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Jackie Clay answers questions for BHM Subscribers & Customers
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Archive for November 22nd, 2012

Jackie Clay

Happy Thanksgiving to all of our extended BHM family!

Thursday, November 22nd, 2012

I hope the holiday brings joy and plenty of good homestead eats. Thanksgiving should also inspire us to count our many blessings. And even those of you who are having a difficult time right now always have plenty of things to be thankful for. I’ve found that simply starting to count them up when I’m struggling sure cheers me up!

I’m sure some of you were wondering what Will was doing while Bill, David, and I were cutting up Bill’s deer and canning it. He was putting up the windcharger that his son, Don, had found curbside in Alaska. Don worked it over, electrically, and found it did, indeed, charge. So Will built a pipe tower, and got a set of new blades and $160 worth of wire to wire it to our charge controller in the basement. David helped him get the mast up through the brackets Will had made and through the roof. On Sunday, with some help, Will went up on the roof of the storage barn (with a safety harness on!) and wired the charger and bolted it onto the mast. Then later, David helped him raise the mast so it was 40 feet above ground. We all waited for it to turn in the 15 mph breeze. No turning! Then the wind blew harder. No turning! Can you hear us sigh?

So yesterday, the mast was lowered and Will went up on the roof again, disconnected the charger, and lowered it by rope to the ground. Last night he took it apart and found that the bearings did go around but bound when shifted downward as would happen when the blades tried to turn.

Today, I was in Virginia and ordered the two necessary bearings from Motion Industries. They’ll be here Monday or Tuesday, so we’ll again give it a whirl. (No pun intended!)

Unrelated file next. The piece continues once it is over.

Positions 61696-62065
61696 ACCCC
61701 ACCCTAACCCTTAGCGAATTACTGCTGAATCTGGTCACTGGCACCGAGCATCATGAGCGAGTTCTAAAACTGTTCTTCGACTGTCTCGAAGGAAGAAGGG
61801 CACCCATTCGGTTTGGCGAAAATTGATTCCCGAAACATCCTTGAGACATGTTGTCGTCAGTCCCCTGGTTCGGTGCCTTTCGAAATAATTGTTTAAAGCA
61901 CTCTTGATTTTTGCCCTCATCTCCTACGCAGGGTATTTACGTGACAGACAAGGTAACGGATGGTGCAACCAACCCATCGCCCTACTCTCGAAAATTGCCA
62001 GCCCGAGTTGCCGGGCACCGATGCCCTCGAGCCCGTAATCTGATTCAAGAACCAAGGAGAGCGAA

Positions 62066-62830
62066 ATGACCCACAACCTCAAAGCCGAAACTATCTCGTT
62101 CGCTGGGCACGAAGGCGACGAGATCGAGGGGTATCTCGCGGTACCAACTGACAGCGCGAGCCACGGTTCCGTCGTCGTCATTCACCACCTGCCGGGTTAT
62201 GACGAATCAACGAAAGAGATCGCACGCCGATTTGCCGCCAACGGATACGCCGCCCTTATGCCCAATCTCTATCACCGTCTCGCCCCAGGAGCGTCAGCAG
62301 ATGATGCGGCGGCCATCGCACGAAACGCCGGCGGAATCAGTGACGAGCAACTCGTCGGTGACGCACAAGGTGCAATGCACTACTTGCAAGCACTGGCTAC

You see, things don’t always go perfectly for us, just like it doesn’t for you. But we keep on trying and usually we can make things work. We ARE trying to get more “free juice” to our battery bank so we can run our generator less and we don’t have the cash to buy the best — or new. So we make do with what we can get hold of.

Enjoy your family on Thanksgiving and be thankful we all have each other!

Jackie Clay

Q and A: missing canner weight and removing stumps

Thursday, November 22nd, 2012

Missing canner weight

I recently found that in a move the 10# weight for my canner was lost. Since I had a canner dial I thought I would just keep pressure at 11 to 12# which I normally use to can meat. I did notice that the 15# weight I had to use didn’t jiggle but I did all else as normal, including venting for 10 minutes, bringing up to pressure and cooling. Do you feel that it would have any effect with the weight not jiggling on the canned pork or hot dogs? Everything sealed well and looks fine. (I figured it was just like using my old canner which had only a dial.)

M.S. Jacobs
Orangeburg, South Carolina

My canner has a three way weight as well as a dial. I can at 11 pounds pressure for my altitude. So what I do is use the 15# selection on the weight and adjust my heat to keep the dial at 11 pounds. I vent my canner with the weight off for ten minutes after steam blows out in a strong stream then put the weight in place. My 15 pound weight does not jiggle unless I let the heat get too high and the pressure rises near 15 pounds. Hope this helps you. — Jackie

Removing stumps